Monday, September 13, 2010

Pavlovas and Fresh Fruit

FOOD 131
The secret to perfect Pavlovas?  I have no idea. It's beaten egg whites. How hard could they be? I have made some that could have been handed out as weapons at a self-defense class. Others that looked like little baby piles of white.....stuff.....Then there is the day each meringue looks like a white cloud. Delicate, airy and crisp. Then melt in your mouth followed by that lingering sweetness that makes them so loved. Add some fresh fruit and homemade whipped cream. Beautiful.
Hope you try and enjoy.
4 large egg whites at room temperature (note: i find eggs are easier to separate when cold. I usually do this early and leave the egg whites in the bowl of the electric mixer - covered - for an hour or so - until they come to room temperature)
1/4 teaspoon cream of tartar
1 cup sugar
1/2 teaspoon vanilla extract
oven to 200 (and you can do both sheets at the time in the oven)  Line 2 baking sheets with parchment paper.  Beat egg whites at medium speed until frothy - about a minute. Add cream of tartar and increase the speed to medium high. Beat until egg whites are thick and look like shaving cream. Should take about another 2-3 minutes. Slowly sprinkle in 1/2 cup of sugar and the vanilla. Beat just until incorporated. Remove the bowl from the mixer and fold in the last 1/2 cup of sugar.
note:  the times listed to beat the egg whites are going to vary a great deal...depending on the temperature of the whites, the temperature of your kitchen, etc.....just keep an eye on them and watch for the descriptions given (good luck....this is where I usually botch the entire thing)
Place 6 heaping spoonfuls on each baking sheet. Then use the back of the spoon to shape out a little well on the top of each meringue pile (For these ones the sides of the meringues were almost an inch high...but you can make them thinner and flatter and take a few minutes off the baking time - I also like them all a bit imperfect but you can smooth them out and perfect this to your liking) Bake for 1 1/2 hours - meringues should look dry and firm and shiny. Then turn the oven off and leave them in there for another couple hours to slowly cool (yes - this part of the process takes forever)  Once cool you can store these in an airtight container for several days and just use whenever you need.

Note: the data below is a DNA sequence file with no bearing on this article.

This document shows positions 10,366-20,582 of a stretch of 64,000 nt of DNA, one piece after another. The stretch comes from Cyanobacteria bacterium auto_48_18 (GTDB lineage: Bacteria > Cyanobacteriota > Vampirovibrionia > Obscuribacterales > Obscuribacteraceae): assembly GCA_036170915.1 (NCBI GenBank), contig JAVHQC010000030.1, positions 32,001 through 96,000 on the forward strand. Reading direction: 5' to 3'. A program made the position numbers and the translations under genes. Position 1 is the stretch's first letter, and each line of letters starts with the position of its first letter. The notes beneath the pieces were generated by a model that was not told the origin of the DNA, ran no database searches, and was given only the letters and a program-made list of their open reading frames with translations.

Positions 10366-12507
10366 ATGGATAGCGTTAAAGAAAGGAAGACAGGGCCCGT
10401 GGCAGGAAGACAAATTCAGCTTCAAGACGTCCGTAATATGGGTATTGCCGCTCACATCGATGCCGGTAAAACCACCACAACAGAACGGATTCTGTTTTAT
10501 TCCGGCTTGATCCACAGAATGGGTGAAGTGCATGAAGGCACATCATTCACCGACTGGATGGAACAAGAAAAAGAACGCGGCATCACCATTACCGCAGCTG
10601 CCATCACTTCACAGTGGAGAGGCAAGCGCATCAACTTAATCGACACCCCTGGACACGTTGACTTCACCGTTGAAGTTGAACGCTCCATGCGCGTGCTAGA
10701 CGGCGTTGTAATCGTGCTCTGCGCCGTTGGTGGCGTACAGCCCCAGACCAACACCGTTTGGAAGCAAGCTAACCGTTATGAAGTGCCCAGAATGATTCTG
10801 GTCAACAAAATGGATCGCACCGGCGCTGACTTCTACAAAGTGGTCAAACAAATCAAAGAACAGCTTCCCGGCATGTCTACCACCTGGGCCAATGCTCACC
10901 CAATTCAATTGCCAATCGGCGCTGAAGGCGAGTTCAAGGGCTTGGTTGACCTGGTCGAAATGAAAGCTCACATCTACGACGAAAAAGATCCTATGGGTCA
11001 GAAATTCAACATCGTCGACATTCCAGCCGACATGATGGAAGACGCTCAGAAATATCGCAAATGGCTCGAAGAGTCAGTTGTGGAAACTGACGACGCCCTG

FOOD 143

Whatever fruit you have will be great. I picked up fresh peaches and strawberries at the farmers market the day prior so that is what I used. I think the ratio of fruit to sugar is about 1 cup fruit=1 teaspoon sugar. But this is up to you. You might like it sweeter, or no sugar at all.  After cutting up the fruit, gently mix in the sugar (or not) then let the bowl sit for a bit until there is some juice in the bottom.
I prefer the homemade because it is not as sweet. But of course the family LOVES Cool Whip. Use whichever is handy. For the homemade - 1 cup very cold Heavy Whipping Cream + 1 tablespoon sugar (taste it at this point - you might want to add a little more sugar) Whip until thick and shiny and firm peaks. Keep chilled until ready to use.
note:  I usually use regular granulated sugar. I have heard many only use powdered sugar. Use whichever you prefer.
Place meringue shell on a small plate. Cover the top with whipped cream and make a little dent for the fruit. Add fruit and serve.

FOOD 141

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